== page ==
Nationwide Strike Pressures India’s Singh on Prices

Indian Prime Minister Manmohan Singh
Indian Prime Minister Manmohan Singh speaks during the opening ceremony of the new Terminal 3 of Indira Gandhi International Airport in New Delhi. Photographer: Pankaj Nangia/Bloomberg

Indian cities limped back to life after a nationwide strike over fuel prices grounded flights, shut offices and triggered sporadic violence, forcing the government to defend cuts to subsidies that had protected the poor.

The main opposition Bharatiya Janata Party and communist parties, which independently called nationwide 12-hour stoppages until 6 p.m., said the stoppage has been a success as truckers, shopkeepers and government workers backed them to protest Prime Minister Manmohan Singh’s June 25 decision to stop subsidizing gasoline and diesel, a move to reduce spending that spurred the budget deficit to a 16-year high.

“People have expressed their anger and strong opposition to the anti-people policies of inflicting successive burdens on the people through price hikes of petroleum products,” four left parties, including the Communist Party of India (Marxist), said in a statement. The strike paralyzed life in states run by the BJP and two communist bastions.

Singh risked fanning the highest inflation rate in the Group of 20 nations to cut the government’s $5.5 billion fuel subsidy bill. While none of his coalition partners have backed the walkout, allowing fuel prices to be market determined may alienate the lawmakers from outside the ruling alliance he needs to secure a parliamentary majority and pass laws.

‘Minimalist’ Increase

In New Delhi, a spokesman for Singh’s Congress party, Abhishek Manu Singhvi, accused the BJP of “hypocrisy and double standards,” saying it presided over larger increases in fuel prices than the “minimalist” ones announced by Singh when the party was in power from 1998 to 2004.

Today’s walkout showed “there is serious public discontentment” over rising prices, said Mahesh Rangarajan, a New Delhi-based independent political analyst. “It’s a test of government resolve to continue with next phase of reforms.” The strike cost the country more than 30 billion rupees ($641 million), the Confederation of Indian Industry estimated.

Infosys Technologies Ltd. and Wipro Ltd., India’s second-and third-largest software exporters, closed their Bangalore offices, company officials said, as workers may find it difficult to travel. Eleven coal mines at Talcher in Orissa were shut as protesters enforced the strike, said Amalesh Kumar, a general manager at Mahanadi Coalfields Ltd., a unit of Coal India Ltd.

Low Trading Volumes

In Mumbai, India’s business capital, drugmakers Sun Pharmaceutical Industries Ltd. and Glenmark Pharmaceuticals Ltd. were among companies to tell office staff to stay at home, spokesmen said. Stock market volumes were “very low,” said Nilesh Karani, head of business development at Magnum Equity Broking Ltd., as clients extended their weekends.

Political parties had previously avoided loosening fuel price controls to win support from India’s 828 million people who live on less than $2 a day. The government aims to lower the fiscal deficit to 5.5 percent of gross domestic product this financial year from an estimated 6.9 percent last year.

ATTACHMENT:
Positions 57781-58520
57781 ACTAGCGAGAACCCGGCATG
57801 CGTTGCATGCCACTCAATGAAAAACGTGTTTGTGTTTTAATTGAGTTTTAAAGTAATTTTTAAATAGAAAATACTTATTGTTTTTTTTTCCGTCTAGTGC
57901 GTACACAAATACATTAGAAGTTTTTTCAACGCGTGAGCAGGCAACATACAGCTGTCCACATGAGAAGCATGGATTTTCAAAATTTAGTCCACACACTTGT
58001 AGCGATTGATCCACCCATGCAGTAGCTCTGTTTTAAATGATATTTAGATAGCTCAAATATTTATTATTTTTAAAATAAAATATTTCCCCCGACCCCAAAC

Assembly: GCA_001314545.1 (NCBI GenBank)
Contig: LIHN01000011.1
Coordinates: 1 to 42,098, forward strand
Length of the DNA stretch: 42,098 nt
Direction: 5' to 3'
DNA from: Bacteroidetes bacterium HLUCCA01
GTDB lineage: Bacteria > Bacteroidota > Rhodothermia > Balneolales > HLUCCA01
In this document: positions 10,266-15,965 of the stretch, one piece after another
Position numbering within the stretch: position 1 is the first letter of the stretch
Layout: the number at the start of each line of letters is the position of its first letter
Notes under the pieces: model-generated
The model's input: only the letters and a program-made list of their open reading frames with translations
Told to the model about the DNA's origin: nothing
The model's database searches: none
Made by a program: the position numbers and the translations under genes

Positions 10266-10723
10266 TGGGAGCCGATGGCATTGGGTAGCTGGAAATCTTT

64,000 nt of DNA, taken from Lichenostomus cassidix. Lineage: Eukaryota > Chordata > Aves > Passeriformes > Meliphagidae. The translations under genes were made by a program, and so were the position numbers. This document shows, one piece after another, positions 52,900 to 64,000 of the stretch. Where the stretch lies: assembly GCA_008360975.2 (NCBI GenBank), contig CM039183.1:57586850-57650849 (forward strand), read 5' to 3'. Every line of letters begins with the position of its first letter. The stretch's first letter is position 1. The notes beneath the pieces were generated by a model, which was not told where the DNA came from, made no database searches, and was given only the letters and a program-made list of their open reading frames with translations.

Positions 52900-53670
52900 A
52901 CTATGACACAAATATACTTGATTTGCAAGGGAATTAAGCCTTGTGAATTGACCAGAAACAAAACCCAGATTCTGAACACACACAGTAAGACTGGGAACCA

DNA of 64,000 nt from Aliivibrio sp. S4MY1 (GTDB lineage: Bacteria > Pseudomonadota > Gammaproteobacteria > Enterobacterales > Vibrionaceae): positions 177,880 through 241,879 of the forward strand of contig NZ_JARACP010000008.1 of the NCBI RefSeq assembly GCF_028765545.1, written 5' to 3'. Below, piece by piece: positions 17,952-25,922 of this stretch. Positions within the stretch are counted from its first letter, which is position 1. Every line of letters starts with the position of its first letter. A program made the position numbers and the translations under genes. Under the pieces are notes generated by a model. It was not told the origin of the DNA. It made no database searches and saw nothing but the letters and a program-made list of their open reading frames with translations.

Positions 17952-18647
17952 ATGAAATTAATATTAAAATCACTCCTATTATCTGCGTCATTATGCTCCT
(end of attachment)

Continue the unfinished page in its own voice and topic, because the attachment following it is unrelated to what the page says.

“Every time the government decides to increase prices it is the poor that get hurt the most,” said Sunil Singh, 28, who sells cigarettes on a street in the southern city of Bangalore. Among groups that supported today’s one-day stoppage is the All India Motor Transport Congress, which represents 7,000 trucking and logistics companies.

Trains Halted

In the capital, New Delhi, BJP leaders held a rally at the famous Chandni Chowk market and metro trains were halted in some places. Private airlines didn’t operate until 6 p.m. in the eastern city of Kolkata, a communist stronghold. As many as 84 flights into and out of Mumbai’s airport were canceled, Press Trust of India reported, without citing anyone. State-owned Air India said in a statement its domestic flights, including from Kolkata, were unaffected by the strike.

Singh’s Congress-led coalition, which retained power at polls in April and May 2009, is seven seats short of a majority in the lower house of parliament, or the Lok Sabha, a position that has been exposed in recent weeks as the government was forced to backtrack on plans to reserve more seats for female legislators and open the South Asian nation’s nuclear energy industry to foreign equipment providers.

In April, Singh needed the backing of a regional powerbroker from outside the coalition to win a key budget vote, underlining how dependent his administration remains on smaller parties to govern.

Higher fuel costs may add almost a percentage point to India’s inflation rate, Kaushik Basu, chief economic adviser in the finance ministry, said. To cool prices, the Reserve Bank of India raised interest rates on July 2, almost a month before the central bank’s next scheduled meeting.

The benchmark wholesale-price index unexpectedly rose 10.16 percent in May. Consumer-price inflation for industrial workers climbed nearly 14 percent the same month, compared with 3.1 percent in China.

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